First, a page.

This article is written by Yash Singhal, a second-year student of Vivekananda Institute of Professional Studies, New Delhi. This is an exhaustive article on the provisions of The Surrogacy (Regulation) Bill, 2019 along with a critical analysis while providing arguments from each side.


Surrogacy as a practice in India has been carried out from centuries to help those unfortunate couples who are unable to conceive due to natural problems like infertility, same-sex couple, age factor. The government realised the requirement of regulating the practice of surrogacy so as to protect the interests of all parties involved in the procedure staying within the reasonability clause while imposing restrictions. The Surrogacy (Regulation) Bill, 2019 was introduced for such regulation purposes by the Ministry of Health and Family Welfare.

What is Surrogacy?

An artificial procedure to conceive a baby in the womb of a surrogate mother by the use of medical expertise and available medical technology. There are two types of surrogacies identified:

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  • Traditional Surrogacy – The procedure includes the artificial insemination of the sperm of the intended father into the body of the surrogate mother to let it fuse with her egg. In such a procedure, the baby so conceived would be biologically related to the surrogate mother and the donor father with genes from both individuals.
  • Gestational Surrogacy – This procedure is more complicated among the two but widely accepted in modern times. The egg of the intended mother and the sperm of the intended father are fused in a laboratory and the embryo is placed in the body of the surrogate mother. There is no genetic relation of the surrogate mother with the baby.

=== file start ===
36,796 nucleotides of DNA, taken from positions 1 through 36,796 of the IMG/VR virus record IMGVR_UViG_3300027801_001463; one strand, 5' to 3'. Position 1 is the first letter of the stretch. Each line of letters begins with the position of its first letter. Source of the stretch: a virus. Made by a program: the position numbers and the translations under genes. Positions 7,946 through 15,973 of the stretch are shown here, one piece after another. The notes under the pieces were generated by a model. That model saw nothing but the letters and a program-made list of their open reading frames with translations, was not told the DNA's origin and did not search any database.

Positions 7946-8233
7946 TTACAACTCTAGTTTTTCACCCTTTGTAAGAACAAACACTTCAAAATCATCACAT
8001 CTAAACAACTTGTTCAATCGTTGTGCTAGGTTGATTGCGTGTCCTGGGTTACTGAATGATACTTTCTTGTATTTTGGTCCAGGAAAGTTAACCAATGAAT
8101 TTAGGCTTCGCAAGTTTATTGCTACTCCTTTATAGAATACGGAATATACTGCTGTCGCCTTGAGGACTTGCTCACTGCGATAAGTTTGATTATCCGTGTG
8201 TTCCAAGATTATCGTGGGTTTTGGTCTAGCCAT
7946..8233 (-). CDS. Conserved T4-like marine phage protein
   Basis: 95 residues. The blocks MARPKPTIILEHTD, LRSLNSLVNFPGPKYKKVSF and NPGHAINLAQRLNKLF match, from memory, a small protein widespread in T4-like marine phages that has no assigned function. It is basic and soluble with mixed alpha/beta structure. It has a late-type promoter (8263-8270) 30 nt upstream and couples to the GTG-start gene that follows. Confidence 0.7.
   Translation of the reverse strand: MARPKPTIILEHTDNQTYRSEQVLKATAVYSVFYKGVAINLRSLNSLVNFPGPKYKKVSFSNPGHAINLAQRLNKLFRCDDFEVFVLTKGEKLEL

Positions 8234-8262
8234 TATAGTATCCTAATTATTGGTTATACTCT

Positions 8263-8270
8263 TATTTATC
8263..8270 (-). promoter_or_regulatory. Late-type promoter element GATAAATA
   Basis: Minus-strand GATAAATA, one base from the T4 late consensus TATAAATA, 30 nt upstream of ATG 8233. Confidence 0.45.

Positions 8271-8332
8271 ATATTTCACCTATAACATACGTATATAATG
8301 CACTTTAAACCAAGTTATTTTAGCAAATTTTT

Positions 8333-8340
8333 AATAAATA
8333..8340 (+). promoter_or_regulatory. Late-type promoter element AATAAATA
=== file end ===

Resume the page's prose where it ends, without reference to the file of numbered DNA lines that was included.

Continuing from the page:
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Why Surrogacy?

Every couple has a desire to expand their family with children yet some couples are unable to conceive due to infertility of either or both the partners. The couple has an alternate option of hiring a surrogate mother to conceive a baby for the couple in her womb and get monetary or non-monetary benefits in return. This is the most common reason for surrogacy.

Other reasons include same-sex couples who naturally cannot conceive a baby due to their limitations which pushes them towards surrogacy. 

Age is another reason for surrogacy as couples lose their ability to conceive. Couples with decreased fertility favour surrogacy.

The adoption procedure being complicated and lengthy drives the couples to adopt surrogacy over adoption. There is a preference for a blood-related child over any adopted child with traditional beliefs of blood-relations and natural acceptance.

Surrogacy (Regulation) Bill, 2019